Naming and necessity pdf
Naming and Necessity - WikipediaI would suggest you read all of Lecture I for this meeting, but we will focus on pp. You do not need to read the Preface, which considers some objections that were made after the lectures were originally published. Hale and C. Wright, eds. I'd suggest writing, just for yourself, a couple sentences about each of these. We will focus on the first two for this meeting. On pp.
Naming and Necessity
Semantics of Natural Language pp Cite as. I hope that some people see some connection between the two topics in the title. If not, anyway, such connections will be developed in the course of these talks. Materialism, in this form, often now gets involved in very intricate ways in questions about what is necessary or contingent in identity of properties — questions like that. So, it is really very important to philosophers who may want to work in many domains to get clear about these concepts.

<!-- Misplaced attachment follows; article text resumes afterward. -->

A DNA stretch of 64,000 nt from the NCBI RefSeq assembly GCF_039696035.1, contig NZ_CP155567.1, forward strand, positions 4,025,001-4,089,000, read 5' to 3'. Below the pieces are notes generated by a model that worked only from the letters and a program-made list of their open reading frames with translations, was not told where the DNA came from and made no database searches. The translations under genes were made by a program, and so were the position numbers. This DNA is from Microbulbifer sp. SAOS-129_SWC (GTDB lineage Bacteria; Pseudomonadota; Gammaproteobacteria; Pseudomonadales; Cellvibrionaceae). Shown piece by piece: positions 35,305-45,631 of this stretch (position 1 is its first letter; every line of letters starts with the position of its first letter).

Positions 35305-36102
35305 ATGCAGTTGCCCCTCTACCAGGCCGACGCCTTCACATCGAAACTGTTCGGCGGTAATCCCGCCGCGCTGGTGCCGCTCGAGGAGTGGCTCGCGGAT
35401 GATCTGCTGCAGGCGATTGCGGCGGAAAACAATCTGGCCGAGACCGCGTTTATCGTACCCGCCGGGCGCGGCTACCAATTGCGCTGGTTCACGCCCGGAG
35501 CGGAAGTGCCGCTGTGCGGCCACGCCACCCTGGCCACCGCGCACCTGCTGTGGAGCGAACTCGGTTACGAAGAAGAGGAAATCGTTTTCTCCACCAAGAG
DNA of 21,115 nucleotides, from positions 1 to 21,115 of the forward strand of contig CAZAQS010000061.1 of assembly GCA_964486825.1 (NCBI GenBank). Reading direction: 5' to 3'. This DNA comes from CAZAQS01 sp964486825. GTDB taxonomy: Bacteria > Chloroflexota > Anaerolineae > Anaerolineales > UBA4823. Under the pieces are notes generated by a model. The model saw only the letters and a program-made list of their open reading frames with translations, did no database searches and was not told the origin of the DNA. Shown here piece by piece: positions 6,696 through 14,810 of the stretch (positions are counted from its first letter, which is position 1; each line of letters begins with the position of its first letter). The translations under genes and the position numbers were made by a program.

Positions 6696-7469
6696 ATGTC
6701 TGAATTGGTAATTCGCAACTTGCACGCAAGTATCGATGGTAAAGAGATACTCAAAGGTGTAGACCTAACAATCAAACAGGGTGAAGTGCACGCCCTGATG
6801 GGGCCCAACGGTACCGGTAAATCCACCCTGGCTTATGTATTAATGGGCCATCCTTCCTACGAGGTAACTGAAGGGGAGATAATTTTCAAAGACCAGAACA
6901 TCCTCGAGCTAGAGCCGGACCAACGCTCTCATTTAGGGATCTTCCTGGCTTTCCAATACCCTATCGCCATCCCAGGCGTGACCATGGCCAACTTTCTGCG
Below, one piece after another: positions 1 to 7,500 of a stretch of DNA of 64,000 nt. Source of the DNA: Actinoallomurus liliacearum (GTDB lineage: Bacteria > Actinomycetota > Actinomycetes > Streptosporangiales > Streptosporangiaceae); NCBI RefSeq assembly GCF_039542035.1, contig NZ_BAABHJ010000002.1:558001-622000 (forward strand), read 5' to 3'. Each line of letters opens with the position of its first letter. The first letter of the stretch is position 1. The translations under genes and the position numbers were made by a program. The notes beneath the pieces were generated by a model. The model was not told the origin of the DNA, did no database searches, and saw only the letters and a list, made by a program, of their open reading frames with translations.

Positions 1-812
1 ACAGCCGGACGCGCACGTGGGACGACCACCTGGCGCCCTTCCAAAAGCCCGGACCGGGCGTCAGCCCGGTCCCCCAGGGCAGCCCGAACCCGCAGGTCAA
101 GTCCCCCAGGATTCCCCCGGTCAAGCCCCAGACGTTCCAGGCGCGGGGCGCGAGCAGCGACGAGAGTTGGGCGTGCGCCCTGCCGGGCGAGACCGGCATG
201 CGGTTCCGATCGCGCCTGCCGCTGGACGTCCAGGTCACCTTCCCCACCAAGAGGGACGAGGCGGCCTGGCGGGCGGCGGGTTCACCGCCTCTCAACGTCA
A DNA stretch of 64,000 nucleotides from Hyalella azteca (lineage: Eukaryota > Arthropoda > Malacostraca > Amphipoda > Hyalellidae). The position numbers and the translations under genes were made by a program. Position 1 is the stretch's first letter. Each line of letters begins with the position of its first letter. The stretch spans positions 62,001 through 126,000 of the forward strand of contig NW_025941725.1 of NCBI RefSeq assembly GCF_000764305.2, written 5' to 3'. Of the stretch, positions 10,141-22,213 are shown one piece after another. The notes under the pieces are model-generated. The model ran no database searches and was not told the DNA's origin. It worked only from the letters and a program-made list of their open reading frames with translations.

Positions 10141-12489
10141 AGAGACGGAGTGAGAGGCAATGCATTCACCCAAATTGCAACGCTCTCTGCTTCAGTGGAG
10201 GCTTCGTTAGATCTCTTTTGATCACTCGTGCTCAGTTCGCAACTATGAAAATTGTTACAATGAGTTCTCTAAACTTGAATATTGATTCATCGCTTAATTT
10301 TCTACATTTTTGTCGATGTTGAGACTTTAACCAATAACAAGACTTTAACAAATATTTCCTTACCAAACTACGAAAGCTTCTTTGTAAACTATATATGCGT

This content was uploaded by our users and we assume good faith they have the permission to share this book. If you own the copyright to this book and it is wrongfully on our website, we offer a simple DMCA procedure to remove your content from our site. Start by pressing the button below! The whole theory depended on always being able to specify unique conditions which are satisfied. But still we can look at the other theses. The picture associated with the theory is that only by giving some unique properties can you know who someone is and thus know what the reference of your name is.
Naming and Necessity is a book with the transcript of three lectures, given by the philosopher Saul Kripke , at Princeton University in , in which he dealt with the debates of proper names in the philosophy of language. Language is a primary concern of analytic philosophers , particularly the use of language to express concepts and to refer to individuals. In Naming and Necessity , Kripke considers several questions that are important within analytic philosophy:. Kripke's three lectures constitute an attack on descriptivist theories of proper names. According to descriptivist theories, proper names either are synonymous with descriptions, or have their reference determined by virtue of the name's being associated with a description or cluster of descriptions that an object uniquely satisfies. Kripke rejects both these kinds of descriptivism.